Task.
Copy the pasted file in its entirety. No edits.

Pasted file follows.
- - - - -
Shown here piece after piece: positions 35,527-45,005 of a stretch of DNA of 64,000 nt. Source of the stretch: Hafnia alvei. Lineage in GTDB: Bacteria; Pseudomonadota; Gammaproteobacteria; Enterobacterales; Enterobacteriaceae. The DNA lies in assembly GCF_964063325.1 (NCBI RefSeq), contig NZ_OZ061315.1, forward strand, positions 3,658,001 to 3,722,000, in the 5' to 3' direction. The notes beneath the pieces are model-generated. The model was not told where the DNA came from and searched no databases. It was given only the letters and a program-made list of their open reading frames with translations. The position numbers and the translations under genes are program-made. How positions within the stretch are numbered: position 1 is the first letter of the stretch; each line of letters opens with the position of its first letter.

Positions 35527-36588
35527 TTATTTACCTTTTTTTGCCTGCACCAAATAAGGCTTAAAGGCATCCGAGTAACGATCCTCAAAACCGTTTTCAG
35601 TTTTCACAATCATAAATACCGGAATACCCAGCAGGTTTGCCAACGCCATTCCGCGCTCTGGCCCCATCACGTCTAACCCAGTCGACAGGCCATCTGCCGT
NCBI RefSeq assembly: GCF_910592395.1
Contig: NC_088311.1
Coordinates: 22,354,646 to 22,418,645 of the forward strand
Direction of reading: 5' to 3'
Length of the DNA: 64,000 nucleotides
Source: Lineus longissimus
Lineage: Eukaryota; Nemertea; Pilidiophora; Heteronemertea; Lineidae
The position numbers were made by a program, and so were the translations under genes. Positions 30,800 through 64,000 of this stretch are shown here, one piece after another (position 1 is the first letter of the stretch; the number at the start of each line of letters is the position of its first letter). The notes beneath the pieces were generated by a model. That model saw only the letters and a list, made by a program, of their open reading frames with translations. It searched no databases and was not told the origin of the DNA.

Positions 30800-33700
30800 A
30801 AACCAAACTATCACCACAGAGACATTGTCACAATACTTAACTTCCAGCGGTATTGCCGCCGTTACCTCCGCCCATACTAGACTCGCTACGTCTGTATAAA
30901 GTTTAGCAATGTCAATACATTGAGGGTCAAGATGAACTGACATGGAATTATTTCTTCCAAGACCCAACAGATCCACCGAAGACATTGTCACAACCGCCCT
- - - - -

Shown here piece after piece: positions 35,527-45,005 of a stretch of DNA of 64,000 nt. Source of the stretch: Hafnia alvei. Lineage in GTDB: Bacteria; Pseudomonadota; Gammaproteobacteria; Enterobacterales; Enterobacteriaceae. The DNA lies in assembly GCF_964063325.1 (NCBI RefSeq), contig NZ_OZ061315.1, forward strand, positions 3,658,001 to 3,722,000, in the 5' to 3' direction. The notes beneath the pieces are model-generated. The model was not told where the DNA came from and searched no databases. It was given only the letters and a program-made list of their open reading frames with translations. The position numbers and the translations under genes are program-made. How positions within the stretch are numbered: position 1 is the first letter of the stretch; each line of letters opens with the position of its first letter.

Positions 35527-36588
35527 TTATTTACCTTTTTTTGCCTGCACCAAATAAGGCTTAAAGGCATCCGAGTAACGATCCTCAAAACCGTTTTCAG
35601 TTTTCACAATCATAAATACCGGAATACCCAGCAGGTTTGCCAACGCCATTCCGCGCTCTGGCCCCATCACGTCTAACCCAGTCGACAGGCCATCTGCCGT
NCBI RefSeq assembly: GCF_910592395.1
Contig: NC_088311.1
Coordinates: 22,354,646 to 22,418,645 of the forward strand
Direction of reading: 5' to 3'
Length of the DNA: 64,000 nucleotides
Source: Lineus longissimus
Lineage: Eukaryota; Nemertea; Pilidiophora; Heteronemertea; Lineidae
The position numbers were made by a program, and so were the translations under genes. Positions 30,800 through 64,000 of this stretch are shown here, one piece after another (position 1 is the first letter of the stretch; the number at the start of each line of letters is the position of its first letter). The notes beneath the pieces were generated by a model. That model saw only the letters and a list, made by a program, of their open reading frames with translations. It searched no databases and was not told the origin of the DNA.

Positions 30800-33700
30800 A
30801 AACCAAACTATCACCACAGAGACATTGTCACAATACTTAACTTCCAGCGGTATTGCCGCCGTTACCTCCGCCCATACTAGACTCGCTACGTCTGTATAAA
30901 GTTTAGCAATGTCAATACATTGAGGGTCAAGATGAACTGACATGGAATTATTTCTTCCAAGACCCAACAGATCCACCGAAGACATTGTCACAACCGCCCT